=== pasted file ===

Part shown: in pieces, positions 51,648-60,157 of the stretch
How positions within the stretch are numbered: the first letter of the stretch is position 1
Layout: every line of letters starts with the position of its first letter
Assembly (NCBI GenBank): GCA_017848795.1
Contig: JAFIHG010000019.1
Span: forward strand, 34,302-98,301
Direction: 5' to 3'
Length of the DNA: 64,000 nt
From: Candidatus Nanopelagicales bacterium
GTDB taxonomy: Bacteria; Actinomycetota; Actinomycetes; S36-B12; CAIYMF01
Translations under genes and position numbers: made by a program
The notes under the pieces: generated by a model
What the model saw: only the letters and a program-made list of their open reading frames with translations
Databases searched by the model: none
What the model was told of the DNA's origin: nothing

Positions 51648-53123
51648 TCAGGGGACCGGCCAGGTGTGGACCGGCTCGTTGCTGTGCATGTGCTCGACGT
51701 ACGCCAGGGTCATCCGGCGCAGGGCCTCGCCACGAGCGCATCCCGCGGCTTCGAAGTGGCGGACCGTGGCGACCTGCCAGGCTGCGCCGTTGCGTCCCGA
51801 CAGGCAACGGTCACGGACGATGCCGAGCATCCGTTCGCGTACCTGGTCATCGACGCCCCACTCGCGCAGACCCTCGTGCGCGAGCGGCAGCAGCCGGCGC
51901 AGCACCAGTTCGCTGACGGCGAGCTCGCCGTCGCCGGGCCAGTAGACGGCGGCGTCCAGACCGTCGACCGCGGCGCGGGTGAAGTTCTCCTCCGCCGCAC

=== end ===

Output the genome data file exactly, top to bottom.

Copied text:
Part shown: in pieces, positions 51,648-60,157 of the stretch
How positions within the stretch are numbered: the first letter of the stretch is position 1
Layout: every line of letters starts with the position of its first letter
Assembly (NCBI GenBank): GCA_017848795.1
Contig: JAFIHG010000019.1
Span: forward strand, 34,302-98,301
Direction: 5' to 3'
Length of the DNA: 64,000 nt
From: Candidatus Nanopelagicales bacterium
GTDB taxonomy: Bacteria; Actinomycetota; Actinomycetes; S36-B12; CAIYMF01
Translations under genes and position numbers: made by a program
The notes under the pieces: generated by a model
What the model saw: only the letters and a program-made list of their open reading frames with translations
Databases searched by the model: none
What the model was told of the DNA's origin: nothing

Positions 51648-53123
51648 TCAGGGGACCGGCCAGGTGTGGACCGGCTCGTTGCTGTGCATGTGCTCGACGT
51701 ACGCCAGGGTCATCCGGCGCAGGGCCTCGCCACGAGCGCATCCCGCGGCTTCGAAGTGGCGGACCGTGGCGACCTGCCAGGCTGCGCCGTTGCGTCCCGA
51801 CAGGCAACGGTCACGGACGATGCCGAGCATCCGTTCGCGTACCTGGTCATCGACGCCCCACTCGCGCAGACCCTCGTGCGCGAGCGGCAGCAGCCGGCGC
51901 AGCACCAGTTCGCTGACGGCGAGCTCGCCGTCGCCGGGCCAGTAGACGGCGGCGTCCAGACCGTCGACCGCGGCGCGGGTGAAGTTCTCCTCCGCCGCAC